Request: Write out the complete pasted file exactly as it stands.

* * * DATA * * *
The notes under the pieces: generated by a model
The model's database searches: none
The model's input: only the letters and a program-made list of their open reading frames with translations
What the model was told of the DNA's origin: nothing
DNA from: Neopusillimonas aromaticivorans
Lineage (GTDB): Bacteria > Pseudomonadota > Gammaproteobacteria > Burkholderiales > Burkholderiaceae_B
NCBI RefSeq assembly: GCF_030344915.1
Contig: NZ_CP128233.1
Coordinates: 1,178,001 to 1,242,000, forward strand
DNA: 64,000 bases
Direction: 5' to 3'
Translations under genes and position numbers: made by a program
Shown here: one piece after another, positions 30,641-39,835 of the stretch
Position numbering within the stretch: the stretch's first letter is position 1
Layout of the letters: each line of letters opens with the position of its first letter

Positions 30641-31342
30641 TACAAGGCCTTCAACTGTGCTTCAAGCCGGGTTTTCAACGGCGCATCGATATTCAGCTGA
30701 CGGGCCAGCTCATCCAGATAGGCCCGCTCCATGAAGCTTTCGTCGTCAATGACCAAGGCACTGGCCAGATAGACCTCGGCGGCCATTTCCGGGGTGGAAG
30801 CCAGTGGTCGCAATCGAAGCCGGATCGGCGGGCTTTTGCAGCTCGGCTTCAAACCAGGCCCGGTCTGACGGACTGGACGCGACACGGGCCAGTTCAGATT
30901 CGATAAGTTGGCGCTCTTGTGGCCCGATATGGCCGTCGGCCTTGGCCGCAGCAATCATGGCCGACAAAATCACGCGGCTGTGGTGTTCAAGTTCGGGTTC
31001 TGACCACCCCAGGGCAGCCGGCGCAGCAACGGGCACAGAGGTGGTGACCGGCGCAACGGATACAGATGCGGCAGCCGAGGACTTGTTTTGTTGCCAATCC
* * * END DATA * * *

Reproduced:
The notes under the pieces: generated by a model
The model's database searches: none
The model's input: only the letters and a program-made list of their open reading frames with translations
What the model was told of the DNA's origin: nothing
DNA from: Neopusillimonas aromaticivorans
Lineage (GTDB): Bacteria > Pseudomonadota > Gammaproteobacteria > Burkholderiales > Burkholderiaceae_B
NCBI RefSeq assembly: GCF_030344915.1
Contig: NZ_CP128233.1
Coordinates: 1,178,001 to 1,242,000, forward strand
DNA: 64,000 bases
Direction: 5' to 3'
Translations under genes and position numbers: made by a program
Shown here: one piece after another, positions 30,641-39,835 of the stretch
Position numbering within the stretch: the stretch's first letter is position 1
Layout of the letters: each line of letters opens with the position of its first letter

Positions 30641-31342
30641 TACAAGGCCTTCAACTGTGCTTCAAGCCGGGTTTTCAACGGCGCATCGATATTCAGCTGA
30701 CGGGCCAGCTCATCCAGATAGGCCCGCTCCATGAAGCTTTCGTCGTCAATGACCAAGGCACTGGCCAGATAGACCTCGGCGGCCATTTCCGGGGTGGAAG
30801 CCAGTGGTCGCAATCGAAGCCGGATCGGCGGGCTTTTGCAGCTCGGCTTCAAACCAGGCCCGGTCTGACGGACTGGACGCGACACGGGCCAGTTCAGATT
30901 CGATAAGTTGGCGCTCTTGTGGCCCGATATGGCCGTCGGCCTTGGCCGCAGCAATCATGGCCGACAAAATCACGCGGCTGTGGTGTTCAAGTTCGGGTTC
31001 TGACCACCCCAGGGCAGCCGGCGCAGCAACGGGCACAGAGGTGGTGACCGGCGCAACGGATACAGATGCGGCAGCCGAGGACTTGTTTTGTTGCCAATCC